This super easy and fun experiment is a great and safe way for kids and curious adults to learn about air pressure and how it affects everything from balloons to the weather around us. Let’s jump in and learn together with this Balloon in a Bottle Experiment.
Check out more fun and simple Plastic Bottle Experiments right here!
The best thing about this experiment is that you should be able to round up a few simple materials around your house to do it!
Balloon in a Bottle Experiment
This post may contain affiliate links. As an Amazon Associate, I earn from qualifying purchases.
How to get a balloon in a bottle
- Connect a large balloon to the opening of a clear, empty plastic bottle
- Push the deflated balloon into the bottle
- Try to inflate the balloon inside the bottle and see what happens
- Now use a needle or pin to poke a few small holes very close together on the bottle
- Repeat step 3 by trying to inflate the balloon inside the bottle.
- When the balloon has inflated inside the bottle, put your finger over the holes in the bottle, and observe what happens.
Step 1: Slide the mouth of a large balloon over the opening of a plastic bottle
Depending on what size of plastic bottle you have on hand for this experiment will determine what size of balloon you should use. I prefer to use a clean and empty 2-liter plastic bottle with a fairly large balloon.
These are the balloons like I like to use from Amazon. You can also use smaller balloons with a smaller water bottle, Gatorade bottle, or 20 oz soda bottle for this experiment as well.
The larger balloons just tend to work better and are much easier to stretch to fit over the opening of the plastic bottle.
Step 2: Push the deflated balloon into the bottle
Once you have connected your balloon to the bottle, go ahead and push the balloon into the bottle. You should be able to use your finger to do this, but if you have a large balloon and large bottle you might want to use the end of a wooden spoon or dowel to push the balloon inside.
Step 3: Use your hot air and try to inflate the balloon inside the bottle
Now it’s time for the hard part of blowing up the balloon inside the bottle! It seems like a pretty easy task to put the bottle up to your mouth and blow the balloon up inside the bottle right!?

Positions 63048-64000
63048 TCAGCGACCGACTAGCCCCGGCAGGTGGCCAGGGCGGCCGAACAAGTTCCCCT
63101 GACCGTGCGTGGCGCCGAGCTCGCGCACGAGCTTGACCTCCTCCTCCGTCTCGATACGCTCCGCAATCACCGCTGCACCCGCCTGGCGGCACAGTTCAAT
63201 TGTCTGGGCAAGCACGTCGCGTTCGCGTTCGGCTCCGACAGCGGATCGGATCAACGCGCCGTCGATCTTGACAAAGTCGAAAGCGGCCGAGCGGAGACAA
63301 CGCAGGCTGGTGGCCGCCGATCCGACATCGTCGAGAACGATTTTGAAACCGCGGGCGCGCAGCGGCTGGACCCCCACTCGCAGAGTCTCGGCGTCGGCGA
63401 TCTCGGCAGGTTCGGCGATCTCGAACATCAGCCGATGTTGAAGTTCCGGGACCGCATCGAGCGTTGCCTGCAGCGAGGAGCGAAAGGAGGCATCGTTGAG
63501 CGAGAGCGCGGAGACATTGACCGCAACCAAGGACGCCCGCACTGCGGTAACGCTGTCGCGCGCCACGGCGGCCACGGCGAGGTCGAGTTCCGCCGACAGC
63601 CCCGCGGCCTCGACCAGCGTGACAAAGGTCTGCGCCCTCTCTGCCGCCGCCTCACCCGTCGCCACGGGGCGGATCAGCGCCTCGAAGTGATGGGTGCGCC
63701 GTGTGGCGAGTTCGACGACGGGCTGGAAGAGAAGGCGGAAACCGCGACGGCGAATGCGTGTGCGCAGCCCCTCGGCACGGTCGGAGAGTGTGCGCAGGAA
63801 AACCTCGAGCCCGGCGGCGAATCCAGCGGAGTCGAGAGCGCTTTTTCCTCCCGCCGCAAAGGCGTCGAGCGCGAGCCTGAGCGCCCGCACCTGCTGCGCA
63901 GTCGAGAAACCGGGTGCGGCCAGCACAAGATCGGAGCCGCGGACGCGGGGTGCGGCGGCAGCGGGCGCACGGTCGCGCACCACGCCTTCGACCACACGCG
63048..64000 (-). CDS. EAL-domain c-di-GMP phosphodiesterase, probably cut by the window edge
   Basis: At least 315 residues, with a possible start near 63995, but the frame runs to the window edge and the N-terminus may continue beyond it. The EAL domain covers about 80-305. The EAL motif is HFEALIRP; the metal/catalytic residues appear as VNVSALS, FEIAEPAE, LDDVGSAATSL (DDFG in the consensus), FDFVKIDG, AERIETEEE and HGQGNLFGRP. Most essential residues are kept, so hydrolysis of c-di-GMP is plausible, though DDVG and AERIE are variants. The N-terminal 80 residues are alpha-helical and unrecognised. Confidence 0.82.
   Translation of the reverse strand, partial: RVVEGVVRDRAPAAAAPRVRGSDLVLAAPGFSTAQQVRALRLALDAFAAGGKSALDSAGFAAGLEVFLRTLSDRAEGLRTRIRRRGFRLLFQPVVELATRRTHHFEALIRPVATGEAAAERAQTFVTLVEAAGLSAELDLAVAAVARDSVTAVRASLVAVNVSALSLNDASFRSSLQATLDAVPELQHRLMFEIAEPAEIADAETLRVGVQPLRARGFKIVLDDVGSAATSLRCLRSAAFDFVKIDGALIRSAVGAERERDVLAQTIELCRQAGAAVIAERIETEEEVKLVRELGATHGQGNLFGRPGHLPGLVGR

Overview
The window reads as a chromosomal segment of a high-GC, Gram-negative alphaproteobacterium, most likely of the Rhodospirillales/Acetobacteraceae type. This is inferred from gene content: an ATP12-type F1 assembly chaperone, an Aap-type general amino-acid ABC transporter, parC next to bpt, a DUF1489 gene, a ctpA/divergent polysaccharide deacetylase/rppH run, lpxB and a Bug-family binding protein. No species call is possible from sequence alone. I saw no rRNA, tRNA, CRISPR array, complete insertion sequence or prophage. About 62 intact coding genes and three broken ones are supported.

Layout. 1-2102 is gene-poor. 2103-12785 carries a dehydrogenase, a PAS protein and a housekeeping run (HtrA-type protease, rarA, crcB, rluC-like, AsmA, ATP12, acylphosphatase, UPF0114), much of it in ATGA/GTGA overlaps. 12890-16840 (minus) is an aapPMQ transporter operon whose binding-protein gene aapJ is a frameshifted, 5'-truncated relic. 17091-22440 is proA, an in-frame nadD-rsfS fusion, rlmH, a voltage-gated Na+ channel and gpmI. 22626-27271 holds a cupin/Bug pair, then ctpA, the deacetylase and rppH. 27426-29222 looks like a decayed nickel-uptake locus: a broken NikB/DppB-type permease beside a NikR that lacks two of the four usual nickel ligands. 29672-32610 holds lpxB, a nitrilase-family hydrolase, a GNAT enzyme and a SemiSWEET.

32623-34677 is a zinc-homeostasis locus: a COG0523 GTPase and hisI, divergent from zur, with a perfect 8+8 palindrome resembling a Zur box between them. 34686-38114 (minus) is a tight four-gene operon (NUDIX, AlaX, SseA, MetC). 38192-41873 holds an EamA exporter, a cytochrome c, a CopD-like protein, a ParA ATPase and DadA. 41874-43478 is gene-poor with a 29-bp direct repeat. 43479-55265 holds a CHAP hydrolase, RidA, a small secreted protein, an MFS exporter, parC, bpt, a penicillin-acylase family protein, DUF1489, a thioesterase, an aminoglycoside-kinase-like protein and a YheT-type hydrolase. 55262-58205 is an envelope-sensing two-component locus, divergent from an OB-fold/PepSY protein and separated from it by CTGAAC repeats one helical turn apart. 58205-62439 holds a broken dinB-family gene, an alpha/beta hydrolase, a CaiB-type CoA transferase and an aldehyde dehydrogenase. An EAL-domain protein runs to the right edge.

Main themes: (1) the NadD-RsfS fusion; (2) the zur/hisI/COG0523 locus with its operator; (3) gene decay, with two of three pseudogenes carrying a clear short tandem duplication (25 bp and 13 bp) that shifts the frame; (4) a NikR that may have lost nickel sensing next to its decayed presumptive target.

Well if your lung capacity is anything like mine, you will find that inflating a balloon inside a bottle is a very very difficult and nearly impossible thing to do!
The difficulty of inflating a balloon in a bottle is thanks to the air inside the bottle not having an escape route to make room for the growing balloon. But there is a little trick we can do to help that air escape and the balloon to inflate!
Step 4: Grab a needle or a sharp pin to poke some holes in the bottle
Now that we have learned that it is pretty much impossible to inflate a balloon inside a bottle without a way for the existing air to escape, its time to create an escape route for that air in the bottle!
If children are participating in this experiment, please make sure to have an adult supervising while using the poky and sharp needles and pins for this step. Then go ahead and carefully poke a few very small holes close together on the bottle.
You will want to poke 4 or 5 holes in the bottle with a sharp needle, thumbtack, or sewing pin. Make sure the holes are very close together and in a location on the bottle that you can easily cover with your finger when holding the bottle.
Step 5: Try to inflate the balloon inside the bottle again
Repeat Step 3 and try to inflate the balloon inside the bottle now that you have put a few holes in the bottle. What happens!!!?
You should have a much easier time using the air in your lungs to inflate the balloon inside the bottle now that the air inside the bottle can escape as the balloon expands!
Step 6: Block the holes in the bottle with your finger while removing your mouth from the balloon